August 3, 2012
By Kaylee Hultgren
When Aaron Sorkin, writer of much loved and much maligned HBO series “The Newsroom,” sat before the Television Critics Association Wednesday, the floodgates opened and a wave of critiques gushed forward. Sorkin held his ground well, referencing scenes critics cited nearly verbatim.
On whether he’d consider making any changes to the show in light of the tough reviews, he said both good and bad reviews are “good for television,” and even if he wanted to change the writing, HBO locks in the entire season before airing the first episode. “Even if you are tempted to try to write a little bit differently to please the people or change someone’s mind, you can’t do it,” he said. Sorkin said his process for writing for TV doesn’t differ from writing for film. Essentially, he’s writing a play, “that a very brilliant director... will come along and make it visually interesting.”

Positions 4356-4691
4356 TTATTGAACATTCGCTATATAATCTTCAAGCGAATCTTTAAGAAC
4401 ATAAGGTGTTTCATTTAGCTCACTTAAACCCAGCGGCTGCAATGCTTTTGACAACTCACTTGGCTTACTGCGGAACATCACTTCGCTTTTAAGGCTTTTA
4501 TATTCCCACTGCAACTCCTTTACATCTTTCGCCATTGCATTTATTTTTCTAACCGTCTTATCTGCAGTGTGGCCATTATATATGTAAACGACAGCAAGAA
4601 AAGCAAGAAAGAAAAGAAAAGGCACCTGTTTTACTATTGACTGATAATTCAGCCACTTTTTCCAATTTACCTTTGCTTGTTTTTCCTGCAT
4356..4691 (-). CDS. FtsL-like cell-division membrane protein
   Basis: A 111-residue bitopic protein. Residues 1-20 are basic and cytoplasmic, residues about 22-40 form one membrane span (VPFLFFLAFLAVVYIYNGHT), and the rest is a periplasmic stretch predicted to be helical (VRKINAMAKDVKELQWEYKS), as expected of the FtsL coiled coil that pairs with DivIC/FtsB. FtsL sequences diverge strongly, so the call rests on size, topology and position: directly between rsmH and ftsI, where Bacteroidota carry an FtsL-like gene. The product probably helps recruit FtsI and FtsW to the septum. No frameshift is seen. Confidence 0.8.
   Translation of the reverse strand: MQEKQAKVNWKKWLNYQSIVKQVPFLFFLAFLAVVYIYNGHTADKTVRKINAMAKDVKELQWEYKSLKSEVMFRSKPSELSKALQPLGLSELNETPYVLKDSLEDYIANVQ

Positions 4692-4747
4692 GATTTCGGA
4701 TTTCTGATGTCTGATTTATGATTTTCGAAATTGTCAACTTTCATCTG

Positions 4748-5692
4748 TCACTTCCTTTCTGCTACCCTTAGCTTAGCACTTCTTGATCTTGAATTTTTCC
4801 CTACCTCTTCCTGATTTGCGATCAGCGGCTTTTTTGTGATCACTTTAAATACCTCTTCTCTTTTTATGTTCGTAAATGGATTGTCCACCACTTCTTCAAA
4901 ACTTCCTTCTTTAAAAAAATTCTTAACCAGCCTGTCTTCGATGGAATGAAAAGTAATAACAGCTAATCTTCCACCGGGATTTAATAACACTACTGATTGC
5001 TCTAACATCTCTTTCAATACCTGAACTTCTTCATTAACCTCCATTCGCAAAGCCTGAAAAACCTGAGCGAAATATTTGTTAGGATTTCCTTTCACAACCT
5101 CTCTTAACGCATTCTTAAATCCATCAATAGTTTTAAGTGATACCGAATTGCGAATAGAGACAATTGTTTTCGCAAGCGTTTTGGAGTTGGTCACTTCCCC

Sorkin came under fire for his treatment of female characters, to which he replied, “I completely respect that opinion, but I a hundred percent disagree with it. I think that the female characters on the show are, first of all, every bit the equals of the men.”
He also took the opportunity to set the record straight regarding a recent “unsourced and untrue” article that claimed his writing staff was fired. “Just seeing that in print is scaring the hell out of the writing staff,” he joked. “They are acting very strange. They are coming to work early. They are being I don’t know like, polite to me, and I want the old gang back.”
Though he was hardly addressed during the panel, lead actor Jeff Daniels jumped in to defend Sorkin: “One of the things I like about Aaron’s writing — and then I’ll shut up — is that all of his characters, men and women, have flaws.” Later, Daniels was asked what he thought of critics’ love/hate relationship with the show. “You don’t do it for me, and you never have,” he told the audience. “It took me a long time as an actor to stop reading you… That’s kind of the approach you have to have just to survive as an actor.”